Being outside the reach of science does not automatically qualify a question to enter the realm of philosophy. I dont remember Einstein consulting any epistemologist before shaking the foundations of our understanding of the nature of space/time. Its laughable to suppose that philosophy can answer the question of what came before the Bigbang (if theres any before at all) when it cant even answer if there was a BB or not.

      The case here is pretty clear. If time begins with BB, theres no sense in asking what came before it. If it makes sense to ask such thing, the nature of the thing that preceeds us is outside our reach for now. Invoking bronze age myths to cure our ignorance will not help either, especially because if theres something before time, this something will fall pray of the old infinite regress problem, so the origin of reality remains unanswered.

      >

    • Luiz Fernando Zadra
      08/20/2012 at 12:49 PM

      What determines if a question can be addressed by science is science, not philosophy. I don´t remember Vilenkin´s asking for Craig´s help with the origin of the Universe, but I do remember him saying that Craig´s interpretation of his theorem is flawed.

      Being outside the reach of science does not automatically qualify a question to enter the realm of philosophy. I don´t remember Einstein consulting any epistemologist before shaking the foundations of our understanding of the nature of space/time. It´s laughable to suppose that philosophy can answer the question of what came before the Bigbang (if there´s any before at all) when it can´t even answer if there was a BB or not.

      The case here is pretty clear. If time begins with BB, there´s no sense in asking what came before it. If it makes sense to ask such thing, the nature of the thing that preceeds us is outside our reach for now. Invoking bronze age myths to cure our ignorance will not help either, especially because if there´s something before time, this something will fall pray of the old infinite regress problem, so the origin of reality remains unanswered.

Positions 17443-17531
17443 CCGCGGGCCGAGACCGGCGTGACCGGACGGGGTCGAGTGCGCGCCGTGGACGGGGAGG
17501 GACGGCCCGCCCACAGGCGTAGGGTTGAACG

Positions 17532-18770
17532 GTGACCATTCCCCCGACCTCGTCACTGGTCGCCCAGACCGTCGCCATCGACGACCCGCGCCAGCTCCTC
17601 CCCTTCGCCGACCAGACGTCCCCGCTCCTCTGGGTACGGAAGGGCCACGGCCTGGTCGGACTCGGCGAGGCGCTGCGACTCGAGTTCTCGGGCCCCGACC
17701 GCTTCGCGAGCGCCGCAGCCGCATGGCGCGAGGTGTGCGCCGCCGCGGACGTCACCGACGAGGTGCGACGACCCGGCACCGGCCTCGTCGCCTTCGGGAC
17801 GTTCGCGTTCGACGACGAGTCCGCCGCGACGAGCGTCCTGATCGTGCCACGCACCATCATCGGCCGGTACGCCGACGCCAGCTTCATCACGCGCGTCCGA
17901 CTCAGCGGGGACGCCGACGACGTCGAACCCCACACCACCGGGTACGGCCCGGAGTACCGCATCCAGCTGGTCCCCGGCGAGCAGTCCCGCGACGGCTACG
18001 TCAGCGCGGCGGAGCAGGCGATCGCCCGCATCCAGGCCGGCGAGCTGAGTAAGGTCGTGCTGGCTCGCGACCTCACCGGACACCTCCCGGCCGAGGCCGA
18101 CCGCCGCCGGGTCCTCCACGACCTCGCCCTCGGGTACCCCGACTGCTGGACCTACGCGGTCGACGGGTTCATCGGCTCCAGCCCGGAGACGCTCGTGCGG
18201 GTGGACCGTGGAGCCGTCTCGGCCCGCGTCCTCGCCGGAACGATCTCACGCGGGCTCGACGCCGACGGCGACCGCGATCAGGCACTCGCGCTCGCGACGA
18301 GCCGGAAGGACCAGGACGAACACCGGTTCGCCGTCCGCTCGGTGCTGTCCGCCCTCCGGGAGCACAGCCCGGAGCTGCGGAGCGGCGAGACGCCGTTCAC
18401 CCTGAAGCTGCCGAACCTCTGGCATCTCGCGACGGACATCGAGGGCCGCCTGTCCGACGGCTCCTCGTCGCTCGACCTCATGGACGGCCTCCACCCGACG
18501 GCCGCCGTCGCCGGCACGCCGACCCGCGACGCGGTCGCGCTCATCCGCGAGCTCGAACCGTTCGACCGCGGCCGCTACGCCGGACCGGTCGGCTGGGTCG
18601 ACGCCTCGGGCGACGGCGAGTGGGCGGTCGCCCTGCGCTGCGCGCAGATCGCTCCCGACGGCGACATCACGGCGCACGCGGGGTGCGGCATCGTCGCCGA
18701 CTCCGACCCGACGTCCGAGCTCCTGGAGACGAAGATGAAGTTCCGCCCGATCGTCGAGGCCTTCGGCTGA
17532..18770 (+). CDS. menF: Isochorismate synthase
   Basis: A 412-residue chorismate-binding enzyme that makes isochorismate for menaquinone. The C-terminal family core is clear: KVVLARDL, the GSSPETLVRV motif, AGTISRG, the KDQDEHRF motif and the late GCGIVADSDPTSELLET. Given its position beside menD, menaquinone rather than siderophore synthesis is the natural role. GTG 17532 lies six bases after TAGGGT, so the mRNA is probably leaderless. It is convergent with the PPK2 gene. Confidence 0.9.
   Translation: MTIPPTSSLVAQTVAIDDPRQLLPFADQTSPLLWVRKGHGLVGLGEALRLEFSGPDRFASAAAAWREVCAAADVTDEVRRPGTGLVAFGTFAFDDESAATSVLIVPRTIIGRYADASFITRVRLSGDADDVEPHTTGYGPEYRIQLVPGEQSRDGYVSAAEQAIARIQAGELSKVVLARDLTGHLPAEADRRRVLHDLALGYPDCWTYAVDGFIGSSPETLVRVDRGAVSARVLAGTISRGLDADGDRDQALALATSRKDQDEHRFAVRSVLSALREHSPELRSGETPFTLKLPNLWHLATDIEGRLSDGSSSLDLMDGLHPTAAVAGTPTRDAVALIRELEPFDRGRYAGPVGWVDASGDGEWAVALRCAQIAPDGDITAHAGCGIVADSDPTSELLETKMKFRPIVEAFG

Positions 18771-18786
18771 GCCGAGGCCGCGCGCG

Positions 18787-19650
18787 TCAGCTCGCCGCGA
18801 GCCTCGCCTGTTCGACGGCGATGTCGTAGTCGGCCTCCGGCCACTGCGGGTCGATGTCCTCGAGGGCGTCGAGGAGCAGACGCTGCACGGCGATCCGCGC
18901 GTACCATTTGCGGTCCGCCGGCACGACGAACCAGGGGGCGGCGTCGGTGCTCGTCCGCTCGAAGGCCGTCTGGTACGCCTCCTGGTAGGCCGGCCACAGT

• Jo
        12/02/2012 at 1:18 AM

        Let’s grant for the sake of argument that the singularity was a real physical state. The claim seems to be that since the initial cosmological singularity is a boundary point to spacetime rather than a point of spacetime, therefore there was no time at which God could have created the singularity.

        But this conclusion follows only if we equate time with physical measures of time. This reductionistic view is clearly wrong. A sequence of mental events alone is sufficient to generate relations of earlier and later, wholly in the absence of any physical events. So if God were counting down to creation, “. . . , 3, 2, 1, Let there be light!” God would exist in time even if He were not in physical time (that is, the physical measure that stands for time in the General Theory of Relativity). So there could be a time at which God created the initial cosmological singularity, even if that moment is not in physical time. Such an appeal to metaphysics is not illicit because Hawking is making a metaphysical claim that God cannot create the universe because the singularity is not in physical time, a reductionistic move which no theist should accept.

        In any case, even if we do accept this reductionistic move, all that follows is that God did not create the universe at a time. We can still say that God’s creating the universe was coincident with the singularity (that is, they occur together at the boundary of spacetime), and by creating the singularity God created the universe.

      • Jo
        12/02/2012 at 1:20 AM

        The point is that there are truths which we grasp that are not scientifically accessible, among these aesthetic truths. The defender of scientism is forced to deny that there are any objective aesthetic judgements. Recognizing this fact simply raises the price of embracing scientism: you have to deny that anything—any scene, any music, any art—is really beautiful. If someone wants to hold that, fine; but for many of us the price exacted by a consistent scientism starts to look too high to pay. There’s no reason to adopt scientism, so if you think that there are objective judgements of beauty, as many of us think, you will reject the narrow epistemology of scientism.

      • Luiz Fernando
        01/01/2013 at 11:03 AM

        Nobody is embracing scientism. There’s a sea of difference between “science can’t explain all facts about the history of the Universe” to “your question begging metaphysics can solve the problems that science can’t”. Maybe we will never know the full history of reality. This does not grant you the right to fill the gaps in our knowledge with flawed logic, mythology and anthropomorphization of reality.